Reviews in one CCG area seen by GPonline show more than half of practices fear they will be at risk of closure from the loss of PMS premium funding.
A report by East Lancashire CCG on its reviews of PMS practices, part of the national drive for equitable funding, found that four out of seven practices reported on said they could become unviable without additional reinvestment following the cuts. A fifth said it could be forced to close a branch practice.
GPC executive lead on PMS Dr Brian Balmer said he had warned NHS England they face ‘practice collapse’ or a ‘very public’ loss of services when the funding cuts begin to bite.
East Lancashire CCG said the threat of closures had ‘significant implications in terms of the continued provision of primary care services in some areas’.
PMS premium withdrawal
All seven of the CCG's 11 PMS practices visited between April and June 2015, said they faced either redundancies or workforce reductions because of the withdrawal of PMS premium funding, a policy announced by the government in 2013/14. Six of them anticipated reduced access, and five said they anticipated reduced services, reduced training capacity, and increased demand on other NHS services.
Meanwhile four out of five practices in the neighbouring CCG areas of Greater Preston and Chorley and South Ribble told commissioners they could be forced to reduce services, with three out of five facing staff reductions.
Practices told commissioners that PMS premium funds are currently used for services including prescribing, training, minor surgery, additional staffing, provision for isolated populations, serving homeless patients, additional admin time, and diabetes services.
The East Lancashire reviews report recommended the CCG develop an investment strategy for primary care and that plans for reinvestment be drawn up in time for the withdrawal of premium funds from April 2016. The area team, CCG and LMC have agreed a seven-year pace of change for the redistribution.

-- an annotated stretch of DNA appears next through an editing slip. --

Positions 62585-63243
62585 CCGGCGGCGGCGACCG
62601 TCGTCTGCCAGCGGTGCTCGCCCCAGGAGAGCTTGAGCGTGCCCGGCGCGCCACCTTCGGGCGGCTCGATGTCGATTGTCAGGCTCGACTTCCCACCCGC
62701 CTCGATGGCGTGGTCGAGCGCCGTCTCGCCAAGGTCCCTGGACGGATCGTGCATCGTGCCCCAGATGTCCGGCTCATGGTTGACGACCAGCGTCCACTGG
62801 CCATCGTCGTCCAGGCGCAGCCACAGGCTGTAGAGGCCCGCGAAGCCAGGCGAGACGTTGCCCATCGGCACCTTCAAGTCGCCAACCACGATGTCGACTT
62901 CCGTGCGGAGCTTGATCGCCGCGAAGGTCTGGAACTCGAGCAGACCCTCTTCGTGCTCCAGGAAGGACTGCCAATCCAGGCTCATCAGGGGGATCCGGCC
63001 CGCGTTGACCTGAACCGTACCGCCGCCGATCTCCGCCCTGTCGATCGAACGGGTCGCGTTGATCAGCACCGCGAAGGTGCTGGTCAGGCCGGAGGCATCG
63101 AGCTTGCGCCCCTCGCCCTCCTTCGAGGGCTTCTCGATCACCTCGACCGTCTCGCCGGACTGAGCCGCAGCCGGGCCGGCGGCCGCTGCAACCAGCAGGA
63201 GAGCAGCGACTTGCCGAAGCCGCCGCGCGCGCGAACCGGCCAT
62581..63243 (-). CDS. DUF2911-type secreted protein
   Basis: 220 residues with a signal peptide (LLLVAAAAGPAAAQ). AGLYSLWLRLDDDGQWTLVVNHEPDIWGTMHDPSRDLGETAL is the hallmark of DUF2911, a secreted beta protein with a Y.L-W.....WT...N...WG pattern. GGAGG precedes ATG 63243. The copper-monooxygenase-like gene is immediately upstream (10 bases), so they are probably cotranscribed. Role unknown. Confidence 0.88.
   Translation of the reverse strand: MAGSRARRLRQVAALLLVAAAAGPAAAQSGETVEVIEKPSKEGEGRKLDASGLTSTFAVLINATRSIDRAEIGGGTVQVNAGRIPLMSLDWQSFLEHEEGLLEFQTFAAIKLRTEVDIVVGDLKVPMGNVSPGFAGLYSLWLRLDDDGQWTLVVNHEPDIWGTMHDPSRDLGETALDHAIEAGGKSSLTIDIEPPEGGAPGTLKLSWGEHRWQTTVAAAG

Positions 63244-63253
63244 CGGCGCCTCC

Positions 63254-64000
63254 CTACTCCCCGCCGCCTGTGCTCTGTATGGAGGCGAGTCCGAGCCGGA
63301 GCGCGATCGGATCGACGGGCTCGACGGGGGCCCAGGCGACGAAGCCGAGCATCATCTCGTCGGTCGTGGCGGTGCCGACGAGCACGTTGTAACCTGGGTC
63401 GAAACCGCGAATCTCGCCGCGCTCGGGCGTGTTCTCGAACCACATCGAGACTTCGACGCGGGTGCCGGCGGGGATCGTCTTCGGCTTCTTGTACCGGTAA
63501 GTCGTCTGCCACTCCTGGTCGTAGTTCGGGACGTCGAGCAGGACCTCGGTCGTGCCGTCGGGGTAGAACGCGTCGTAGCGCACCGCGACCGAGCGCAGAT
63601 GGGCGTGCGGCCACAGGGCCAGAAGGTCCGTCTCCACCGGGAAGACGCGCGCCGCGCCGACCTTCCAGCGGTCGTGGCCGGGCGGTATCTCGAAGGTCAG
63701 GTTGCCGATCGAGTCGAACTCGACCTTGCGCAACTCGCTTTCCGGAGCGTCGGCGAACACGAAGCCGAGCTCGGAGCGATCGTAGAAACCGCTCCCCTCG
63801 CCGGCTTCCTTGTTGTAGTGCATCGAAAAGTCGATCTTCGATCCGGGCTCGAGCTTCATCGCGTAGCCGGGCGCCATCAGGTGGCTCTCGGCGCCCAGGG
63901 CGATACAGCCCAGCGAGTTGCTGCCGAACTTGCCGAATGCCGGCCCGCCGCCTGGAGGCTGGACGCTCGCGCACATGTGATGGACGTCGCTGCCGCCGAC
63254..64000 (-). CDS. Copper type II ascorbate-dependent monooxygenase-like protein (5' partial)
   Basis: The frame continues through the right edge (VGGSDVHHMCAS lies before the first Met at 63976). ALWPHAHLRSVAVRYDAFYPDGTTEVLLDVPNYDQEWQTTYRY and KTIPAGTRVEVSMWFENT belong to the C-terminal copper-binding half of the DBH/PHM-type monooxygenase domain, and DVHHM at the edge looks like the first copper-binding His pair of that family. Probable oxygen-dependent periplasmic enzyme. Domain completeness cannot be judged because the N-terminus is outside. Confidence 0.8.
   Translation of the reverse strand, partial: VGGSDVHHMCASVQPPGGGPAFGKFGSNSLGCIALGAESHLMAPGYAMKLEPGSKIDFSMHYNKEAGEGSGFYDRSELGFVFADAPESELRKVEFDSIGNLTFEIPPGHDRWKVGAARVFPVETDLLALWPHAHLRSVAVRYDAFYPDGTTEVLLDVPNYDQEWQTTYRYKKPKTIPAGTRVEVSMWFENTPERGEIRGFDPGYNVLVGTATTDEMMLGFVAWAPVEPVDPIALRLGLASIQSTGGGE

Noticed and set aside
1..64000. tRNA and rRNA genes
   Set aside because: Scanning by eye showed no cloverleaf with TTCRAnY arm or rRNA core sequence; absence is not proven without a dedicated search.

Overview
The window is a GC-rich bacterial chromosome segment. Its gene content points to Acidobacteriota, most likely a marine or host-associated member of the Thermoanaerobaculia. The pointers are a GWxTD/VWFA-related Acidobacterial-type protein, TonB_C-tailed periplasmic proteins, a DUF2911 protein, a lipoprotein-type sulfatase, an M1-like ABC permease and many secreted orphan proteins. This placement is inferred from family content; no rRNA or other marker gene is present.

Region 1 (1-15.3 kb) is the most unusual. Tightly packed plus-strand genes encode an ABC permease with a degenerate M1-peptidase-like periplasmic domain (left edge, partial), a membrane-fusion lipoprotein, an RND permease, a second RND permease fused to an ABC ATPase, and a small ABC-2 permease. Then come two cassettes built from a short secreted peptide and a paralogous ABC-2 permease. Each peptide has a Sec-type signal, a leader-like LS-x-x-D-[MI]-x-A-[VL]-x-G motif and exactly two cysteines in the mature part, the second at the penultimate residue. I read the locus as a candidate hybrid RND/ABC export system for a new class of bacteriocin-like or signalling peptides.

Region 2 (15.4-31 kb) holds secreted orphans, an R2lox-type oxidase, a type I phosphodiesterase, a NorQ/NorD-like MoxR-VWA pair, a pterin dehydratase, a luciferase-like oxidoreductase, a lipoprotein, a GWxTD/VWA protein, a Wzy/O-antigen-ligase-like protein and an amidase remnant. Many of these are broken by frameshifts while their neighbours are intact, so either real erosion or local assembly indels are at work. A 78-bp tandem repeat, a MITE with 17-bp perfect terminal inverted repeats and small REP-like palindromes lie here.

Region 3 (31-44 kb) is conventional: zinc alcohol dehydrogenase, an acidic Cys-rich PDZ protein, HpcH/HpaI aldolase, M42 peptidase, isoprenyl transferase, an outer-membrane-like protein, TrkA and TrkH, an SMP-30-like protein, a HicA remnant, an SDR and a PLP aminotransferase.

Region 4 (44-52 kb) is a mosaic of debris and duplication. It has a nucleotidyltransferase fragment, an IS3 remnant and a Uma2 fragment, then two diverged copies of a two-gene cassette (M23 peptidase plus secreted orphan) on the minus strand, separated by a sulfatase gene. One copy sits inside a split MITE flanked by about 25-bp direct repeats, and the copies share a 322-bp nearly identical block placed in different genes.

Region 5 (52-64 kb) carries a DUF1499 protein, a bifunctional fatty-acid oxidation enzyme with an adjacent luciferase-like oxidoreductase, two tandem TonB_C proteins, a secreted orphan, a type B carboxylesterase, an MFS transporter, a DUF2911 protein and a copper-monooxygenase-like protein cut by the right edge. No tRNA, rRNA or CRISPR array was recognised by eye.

The CCG, which has delegated co-commissioning powers, will now decide which services being provided by PMS practices over and above core it wishes to continue to commission.
Practices could 'collapse'
While the situation varies across England, Dr Balmer said, the GPC ‘anticipates a number of practices will be seriously looking at their financial future because of this’.
‘We have well run practices beginning to think about how long we are going to stay in business. Or thinking about how long can we provide this level of service,' Dr Balmer added.
‘I have said this to NHS England. Do you want practice collapse or do you want a removal of services, which will be very public? You start closing branches, closing on afternoons: if the figures don't line up you have to cut expenditure. Some PMS practices are being hit very, very hard. And their populations are used to a level of service which the NHS now says it doesn't want to buy.’
NHS England identified in 2014 £325m of 'premium' funding that PMS practices receive above GMS equivalent, including £258m which 'may be associated with enhanced services or populations with special needs, but is not defined'.
After the redistribution of MPIG top-ups the funding 'premium' received by PMS practices will drop to £235m.
Local commissioners have until March 2016 to conclude reviews of local PMS contracts and decide how far to redeploy any premium funding. Reinvestment must take place over a minimum four-year period from 2015/16.
In August GPonline exclusively revealed the extent of premium funding local areas teams expect to redistribute. Information obtained by freedom of information request showed that nationally a fifth of PMS practices had reverted back to GMS since the national review process was imposed in 2013.
NHS England’s Lancashire subregion said it had identified £1.4m of PMS premium funding.
Sheffield CCG confirmed in July plans to use withdrawn PMS premium funding to offset struggling practices' losses, opting to divert nearly £3m to unfunded workload across all practices in the city.